I was kicking sand by the sally port, the camp gate, half-listening to other reporters interview the U.S. Army chaplains about the spiritual needs of the prison guards. I was carrying a two-year-old picture of Omar, although there was no point in showing it to anyone – the guards wouldn’t talk about individual prisoners. Omar is a sallow, chubby, plain-looking boy with a thinly shadowed upper lip. Probably somewhat changed now: children do change.
The chaplain, Captain Khallid Shabazz, wasn’t sweating under the more-or-less Cuban sun; there wasn’t a drop on his ebony skin, and his pressed brown uniform was daisy-fresh. He told our shabby, humid little group of journalists (Canal 5 from Paris, Basque print and television, Die Zeit, Carlton television from Britain) that he ministered to the prison guards (some of whom are Muslim), that the detainees dealt with their own spiritual development but that he made sure they had the materials they needed, prayer beads and copies of the Koran: “We don’t want them to leave with a bitter taste in their mouths. We want them to know what America is all about.” I looked at him quickly, but his wide dark face was clear of all irony.
I framed a question for Captain Shabazz, writing it out carefully in my notebook to make sure I sounded as impressive as possible. “Captain,” I was about to say, “you arrest people on the basis of undivulged evidence, shackle them, blindfold them, seal their ears, fly them around the world, keep them without charge in solitary confinement or close quarters for months without access to legal or diplomatic aid, interrogate them till you’re done with them – and expect them at that point. . . .” But when I looked up Shabazz had gone off to deal with another reporter, and beyond him there was an offended rustling in another group of guards: the correspondent from Die Zeit wanted to know how Camp Delta dealt with the question of masturbation.
None of the jailers would answer questions about the war. Commander Timby in his clean surgical ward and Lieutenant Colonel Pamela Hart, the guide and facilitator for our little group of reporters: they were not tasked to handle politics. Matters of that kind were deferred until the climax of our visit to the base, an interview with Major General Miller, the commandant, at the end of our three-day tour. After we had been led to an understanding of the mechanics of Guantanamo, he would help us with the meaning. In the meantime, we were not to bother soldiers with politics. “Our mission is detention operations,” said cookery specialist Sergeant Mendez, standing beside a large box of dehydrated mashed potatoes, “not policy questions.”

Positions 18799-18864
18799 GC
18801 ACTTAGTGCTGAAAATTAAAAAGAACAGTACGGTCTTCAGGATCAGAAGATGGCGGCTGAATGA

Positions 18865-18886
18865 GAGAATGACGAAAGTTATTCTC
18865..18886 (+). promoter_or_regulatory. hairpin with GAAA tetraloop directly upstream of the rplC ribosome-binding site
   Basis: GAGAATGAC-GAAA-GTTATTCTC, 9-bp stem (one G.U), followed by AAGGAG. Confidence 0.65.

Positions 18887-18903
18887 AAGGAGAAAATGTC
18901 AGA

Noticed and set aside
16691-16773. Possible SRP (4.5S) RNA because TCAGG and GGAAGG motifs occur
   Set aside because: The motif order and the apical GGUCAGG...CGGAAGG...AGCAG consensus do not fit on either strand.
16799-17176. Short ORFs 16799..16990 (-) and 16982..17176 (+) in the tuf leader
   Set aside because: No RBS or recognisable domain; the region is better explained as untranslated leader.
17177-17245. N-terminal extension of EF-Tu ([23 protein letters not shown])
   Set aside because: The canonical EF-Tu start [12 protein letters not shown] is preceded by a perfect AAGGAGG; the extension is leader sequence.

You have to wonder how a fifteen-year-old Canadian with multiple gunshot wounds would cope with all this, asking for toilet paper every time he needed it, waiting for his dinner to slide through a slot in the door. Perhaps he’d traded up by co-operating with his interrogators. If so, he might now be in medium security, where inmates may keep a supply of toilet paper, use a walled-in toilet under observation, be allowed outside for several hours every day, eat their meals outside; they are issued white uniforms rather than orange ones, and are allowed to talk with the American guards. In the separate Camp Iguana, juvenile prisoners lived together, ate together, attended lessons together, watched videotapes (Call of the Wild, Free Willy), and could look out over the sea through a gap in the green fence, but it seems that in spite of his age Omar Khadr was never housed in Camp Iguana. (In any case, at the end of January the last three of the juveniles held at Camp Iguana were sent home and the unit was decommissioned.)
The officers in charge of the Joint Detention and Operations Group are proud of the quality of their service. The 177th Brigade from Taylor, Michigan, has as part of its mission the preparation of high-quality food for the soldiers and the inmates – the two menus are composed of the same ingredients but cooked differently to respond to different palates, and constantly improved. (“We are adjusting the level of the condiments down a little for the detainees — a little too much curry for their taste.”)
The medical officers at the camp’s clinic and hospital are proud of the quality of their service. “When we started we got a lot of war traumas, shrapnel, gunshot. Now it’s sports injuries, upset stomachs.”
What about stress? They’re in here for months, years, they don’t know when they’ll be released, if they will ever be released.
“There is some stress, some trouble sleeping, depression, suicide attempts — nobody’s died but one man has been in intensive care for a year, a self-strangulation,” say the medical officers. “Sometimes we provide psychotherapy through a translator. Their weights vary. We track that. This is the best health care they’ve had in their lives.”